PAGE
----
Tuesday, July 31, 2012
Characterization Lessons from Women's Fencing
I'm spending a lot of time watching the Olympics this month. Maybe some people would think it a frivolous waste of time, but I'm just fascinated by the human aspect to everything.
It really shows me a lot about characterization, motivation and subtext. About how everybody thinks they're the hero, even when they might be dead wrong.
Take the woman's eppee controversy. I really felt sorry for Shin A Lam from South Korea, but at the same time, I felt horrified.
Still do. And to be honest, the horror by far outstrips the sympathy.
Okay, since a lot of people aren't all that interested in fencing and therefore might not have heard about the controversy, I'll quickly set the scene...
We're in the semi-final. The winner goes on to compete for the gold medal. The loser for the bronze. After nine minutes of fighting (I.E. after the full allotted time), the score was 5-5 between Shin and her opponent (Britta Heidemann). Shin had priority, so if she managed to get through the one minute sudden death round evens with Heidemann, she would go through to the finals and potential glory.
59 seconds pass and Shin doesn't concede a point. And after a last second infringement by Shin, the president (fancy fencer name for ref) resets the clock at 1 second and continues the bout. Heidemann launches a lightning fast attack, but Shin hits at exactly the same time. No points. Time left: one second.
Another attack by Heidemann and another simultaneous hit. Time left: one second.
And another. Time left: one second.
Heidemann attacks yet again, but this time she scores a valid hit. The president stops the bout and the second ticks away. South Korea's coach is furious. Because how long could one second take? Shin refuses to leave the piste. The president and technical staff confer. The point holds.
More tantrums follow and another meeting happens, this time with officials from the FIE (the International Fencing Federation). After a total of 70 minutes, the president confers the win to Heidemann.
But it doesn't end there, because Shin refuses to leave the piste, staring off into the distance when FIE officials break the news. Her coach is escorted from the building. Shin gets a yellow card for unsportsmanlike conduct. She breaks down into tears as she's half helped, half dragged from the piste.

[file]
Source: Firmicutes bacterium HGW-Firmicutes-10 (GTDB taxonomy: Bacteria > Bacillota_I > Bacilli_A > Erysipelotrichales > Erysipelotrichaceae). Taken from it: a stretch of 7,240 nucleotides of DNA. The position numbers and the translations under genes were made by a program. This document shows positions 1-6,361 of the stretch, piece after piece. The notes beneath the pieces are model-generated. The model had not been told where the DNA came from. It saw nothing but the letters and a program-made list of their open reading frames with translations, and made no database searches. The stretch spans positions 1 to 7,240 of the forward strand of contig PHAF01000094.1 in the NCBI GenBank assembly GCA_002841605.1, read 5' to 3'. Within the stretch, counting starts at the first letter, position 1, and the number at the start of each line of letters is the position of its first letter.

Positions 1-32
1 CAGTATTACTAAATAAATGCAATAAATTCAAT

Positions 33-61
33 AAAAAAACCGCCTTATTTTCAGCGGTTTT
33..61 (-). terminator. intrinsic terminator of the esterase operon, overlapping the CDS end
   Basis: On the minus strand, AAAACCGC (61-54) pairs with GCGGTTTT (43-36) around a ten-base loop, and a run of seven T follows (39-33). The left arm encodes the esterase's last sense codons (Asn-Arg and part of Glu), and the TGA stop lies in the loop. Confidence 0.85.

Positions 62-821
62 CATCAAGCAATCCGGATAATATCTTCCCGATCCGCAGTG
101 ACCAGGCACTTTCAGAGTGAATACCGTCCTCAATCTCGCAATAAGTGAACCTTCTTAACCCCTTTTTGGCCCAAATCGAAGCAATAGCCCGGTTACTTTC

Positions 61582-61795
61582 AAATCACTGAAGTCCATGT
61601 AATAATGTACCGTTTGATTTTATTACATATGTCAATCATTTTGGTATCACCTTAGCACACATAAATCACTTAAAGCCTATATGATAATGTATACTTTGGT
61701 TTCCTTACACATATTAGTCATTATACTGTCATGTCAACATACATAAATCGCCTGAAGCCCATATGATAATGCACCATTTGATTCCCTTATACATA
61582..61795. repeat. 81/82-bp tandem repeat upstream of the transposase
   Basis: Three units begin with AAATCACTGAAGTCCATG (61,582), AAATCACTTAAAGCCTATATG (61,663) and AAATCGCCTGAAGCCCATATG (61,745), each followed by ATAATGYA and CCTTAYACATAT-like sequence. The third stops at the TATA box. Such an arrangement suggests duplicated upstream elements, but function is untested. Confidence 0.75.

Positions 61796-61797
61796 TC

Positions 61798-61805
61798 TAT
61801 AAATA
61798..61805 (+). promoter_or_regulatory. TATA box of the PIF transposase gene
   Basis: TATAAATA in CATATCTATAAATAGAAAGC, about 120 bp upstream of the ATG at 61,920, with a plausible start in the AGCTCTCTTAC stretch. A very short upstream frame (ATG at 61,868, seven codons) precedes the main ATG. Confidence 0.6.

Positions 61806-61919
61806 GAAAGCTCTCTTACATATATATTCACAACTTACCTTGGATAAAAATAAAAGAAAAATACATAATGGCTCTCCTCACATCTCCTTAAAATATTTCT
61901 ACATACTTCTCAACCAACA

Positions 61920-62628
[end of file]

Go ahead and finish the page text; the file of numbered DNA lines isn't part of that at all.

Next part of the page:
So yes. Drama. Lots of it. And let me get this out of the way. She lost the chance at the gold medal in a total of one second. And yes, as someone who was timekeeper at fencing competitions, I can say this much. It's very feasible that the fencers could score three or four hits in the space of one second. I felt sorry for her.
But her conduct and especially that of her coach absolutely repulsed me as a fencer. From the day I started fencing, I was taught the importance of our (even if it is unwritten) code of honor. We are the descendants of duellists. Ungentlemalike conduct is not an option.
And the actions of her coach and Shin herself... well, that's probably the worst conduct I've ever seen or heard of in a fencer. And I've seen some. Heard of even worse.
So while I felt bad for her as a person, I couldn't help but think that she got off lightly. Yellow cards go to fencers who aim to bruise opponents on purpose. Or who brought malfunctioning weapons onto the piste. Disrespecting officials and other fencers get red cards. Continuing to disrespect them results in being black carded. In other words: a ban from competing.
She got a yellow card. And a loss of the gold or silver medal. As a result of all this shit happening, a lot of people are paying attention to Fencing, but not because it's a wonderful sport, but because one fencer didn't know how to behave.
Where does this come in with characterization and subtext? Well. She thought (and probably still does) she was in the rights. A lot of people who never had any exposure to fencing probably agree with her. But my background as a fencer completely colored the way I looked at the main actor in this drama (Shin).
If most other people wrote this situation in a story, Shin would probably have been a tragic but sympathetic character. If I wrote it, she wouldn't have been. Because I would have included all the cultural background involved with being a fencer. Things that non-fencers just wouldn't understand unless a fencer took the time to explain.
And that really got me thinking. Writers could make any character sympathetic or unsympathetic, depending on the subtext and background they work into the story. Look at heist movies. Thieves shouldn't be heroes, but give them a sympathetic cause and everyone roots for them. So I guess the lesson here is: write a character as bad as you want. Just make sure you have justification. The worse the bevaviour, the better the justification.
Have you ever written an unlikable character as your story's hero?